Fontana + The GothicNew York
Pagliacci (Clowns), 1954
Though now renowned for his highly experimental and innovative work as Spatial artist, Lucio Fontana began his career as a sculptor. As a young man, he worked for his father's firm creating funerary busts from materials like plaster and marble, and in 1928 he began studying sculpture at the Accademia di Belle Arti di Brera, working in the traditional academic manner.
Fontana soon abandoned the classical idiom prescribed by the academy and began to explore sculpture-making more freely; in 1935, Fontana started working in the workshop of the Futurist ceramicist Tullio Mazzotti in the small town of Albisola. Vividly animating and rupturing the space around them, Fontana’s expressive, luminously coloured ceramics, both abstract and figurative, are among the artist’s most innovative and experimental works, at once gestural performances of artmaking and meditations upon its infinite potential.
In a series of plates such as the present work, rather than simply decorating the surface of a plate with a two-dimensional scene, Fontana began with a blank surface and modelled fully three-dimensional figures. In this beautiful ceramic piece entitled Pagliacci, two figures spring out of the smooth surface of the plate in a whirl of turbulent motion. Dressed in pale tones of yellow, their rough textures and fluid forms imbue them with a powerful sense of energy. Transitioning from flat relief to rugged shapes that project outwards, they embody Fontana’s highly dynamic, gestural approach to his medium. There is an intensely tactile quality to this piece, accentuated by its delicate polychromy of pinks, yellows, blue and soft grey. Moulding the clay by hand, he is able to convey a huge amount of detail and feeling through simple yet finely crafted forms.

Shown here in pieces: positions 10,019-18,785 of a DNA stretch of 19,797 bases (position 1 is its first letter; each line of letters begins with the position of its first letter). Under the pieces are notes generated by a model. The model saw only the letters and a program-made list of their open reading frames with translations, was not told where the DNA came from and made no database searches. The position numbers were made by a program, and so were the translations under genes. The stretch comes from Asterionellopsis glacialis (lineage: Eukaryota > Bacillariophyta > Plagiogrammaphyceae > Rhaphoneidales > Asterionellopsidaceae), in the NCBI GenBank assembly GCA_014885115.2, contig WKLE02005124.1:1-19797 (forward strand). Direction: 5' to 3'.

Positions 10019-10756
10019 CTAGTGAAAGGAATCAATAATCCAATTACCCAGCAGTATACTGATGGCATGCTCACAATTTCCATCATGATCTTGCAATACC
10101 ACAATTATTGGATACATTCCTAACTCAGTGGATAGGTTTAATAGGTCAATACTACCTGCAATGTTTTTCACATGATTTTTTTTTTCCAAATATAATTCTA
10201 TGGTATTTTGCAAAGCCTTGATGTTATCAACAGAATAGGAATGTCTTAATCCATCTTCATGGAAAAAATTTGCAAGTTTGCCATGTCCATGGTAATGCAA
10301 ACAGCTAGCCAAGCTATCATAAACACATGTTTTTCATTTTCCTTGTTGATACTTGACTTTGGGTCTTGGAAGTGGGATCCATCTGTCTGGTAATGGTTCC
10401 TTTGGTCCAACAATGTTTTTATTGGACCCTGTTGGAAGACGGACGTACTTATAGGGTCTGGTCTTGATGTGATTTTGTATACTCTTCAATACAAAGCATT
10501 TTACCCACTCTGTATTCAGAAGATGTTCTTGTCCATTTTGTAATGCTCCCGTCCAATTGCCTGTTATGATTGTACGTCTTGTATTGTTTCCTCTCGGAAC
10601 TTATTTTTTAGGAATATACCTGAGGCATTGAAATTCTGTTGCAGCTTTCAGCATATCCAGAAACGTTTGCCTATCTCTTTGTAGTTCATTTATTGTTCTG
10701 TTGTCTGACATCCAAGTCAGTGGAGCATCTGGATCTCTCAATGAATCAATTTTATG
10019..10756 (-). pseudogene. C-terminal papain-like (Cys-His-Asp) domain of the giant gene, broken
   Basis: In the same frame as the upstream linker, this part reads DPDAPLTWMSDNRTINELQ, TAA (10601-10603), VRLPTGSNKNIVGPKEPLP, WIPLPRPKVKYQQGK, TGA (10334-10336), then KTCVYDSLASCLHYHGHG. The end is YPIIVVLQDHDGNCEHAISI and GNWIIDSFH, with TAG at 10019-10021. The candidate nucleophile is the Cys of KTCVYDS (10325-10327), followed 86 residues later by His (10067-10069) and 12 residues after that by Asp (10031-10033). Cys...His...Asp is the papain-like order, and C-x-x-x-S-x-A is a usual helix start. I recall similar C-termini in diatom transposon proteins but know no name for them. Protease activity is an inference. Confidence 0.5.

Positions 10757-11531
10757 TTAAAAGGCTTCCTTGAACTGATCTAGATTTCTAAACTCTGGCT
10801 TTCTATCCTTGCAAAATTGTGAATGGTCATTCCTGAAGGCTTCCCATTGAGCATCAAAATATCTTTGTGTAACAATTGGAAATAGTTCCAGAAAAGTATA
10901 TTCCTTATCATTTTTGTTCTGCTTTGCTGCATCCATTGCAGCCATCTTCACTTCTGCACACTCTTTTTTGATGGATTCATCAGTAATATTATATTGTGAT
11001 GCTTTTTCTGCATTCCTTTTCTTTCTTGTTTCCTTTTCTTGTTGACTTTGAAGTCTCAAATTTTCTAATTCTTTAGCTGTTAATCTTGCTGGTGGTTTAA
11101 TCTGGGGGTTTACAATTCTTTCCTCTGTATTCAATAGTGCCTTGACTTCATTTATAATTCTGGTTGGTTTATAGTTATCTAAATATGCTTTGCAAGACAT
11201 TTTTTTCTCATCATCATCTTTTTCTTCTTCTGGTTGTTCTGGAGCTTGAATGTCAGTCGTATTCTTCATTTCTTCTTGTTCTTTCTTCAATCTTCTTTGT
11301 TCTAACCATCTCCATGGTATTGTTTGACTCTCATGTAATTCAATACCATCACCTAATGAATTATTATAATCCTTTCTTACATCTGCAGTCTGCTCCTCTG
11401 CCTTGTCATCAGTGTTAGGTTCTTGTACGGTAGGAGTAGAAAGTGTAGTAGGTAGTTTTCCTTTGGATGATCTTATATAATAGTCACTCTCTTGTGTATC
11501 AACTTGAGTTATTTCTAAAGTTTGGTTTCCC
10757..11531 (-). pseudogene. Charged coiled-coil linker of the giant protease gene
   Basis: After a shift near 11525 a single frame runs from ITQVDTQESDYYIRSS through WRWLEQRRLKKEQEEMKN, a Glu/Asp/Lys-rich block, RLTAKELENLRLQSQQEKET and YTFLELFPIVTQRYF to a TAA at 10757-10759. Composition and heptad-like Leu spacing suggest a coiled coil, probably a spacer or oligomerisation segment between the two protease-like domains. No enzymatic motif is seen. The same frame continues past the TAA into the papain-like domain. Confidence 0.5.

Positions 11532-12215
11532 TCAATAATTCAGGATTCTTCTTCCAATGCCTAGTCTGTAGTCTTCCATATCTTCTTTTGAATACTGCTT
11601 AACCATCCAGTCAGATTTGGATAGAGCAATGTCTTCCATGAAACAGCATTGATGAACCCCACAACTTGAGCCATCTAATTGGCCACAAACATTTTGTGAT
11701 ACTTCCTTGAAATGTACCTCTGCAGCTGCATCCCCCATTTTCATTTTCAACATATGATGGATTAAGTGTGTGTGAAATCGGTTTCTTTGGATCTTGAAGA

The shallow lines incised into the plate create multiple positions for the figures in the manner of the Italian Futurists’ depiction of movement through the superimposition of forms. The lines also recall Fontana’s signature gesture, the slash or taglio, which would become the emblem of his pioneering Spatialist movement.
‘Pagliaccio’ is the Italian for clown, but Fontana’s title also brings to mind Pagliacci, the renowned opera written by Ruggero Leoncavallo in 1892, in which the leader of a troupe of commedia dell'arte players is driven by jealousy to murder his wife and her lover. Ranging from joyful humour to darkness and violence, its most famous aria is sung by the betrayed husband, who must put on his cheerful costume and perform even though his heart is breaking. The two figures leaping from Fontana’s plate could be two clowns in a light-hearted performance, but Leoncavallo’s opera has inextricably linked the pagliaccio with stories of ill-fated desire and heartbreak, and perhaps the present work portrays the husband and lover in their fatal fight.
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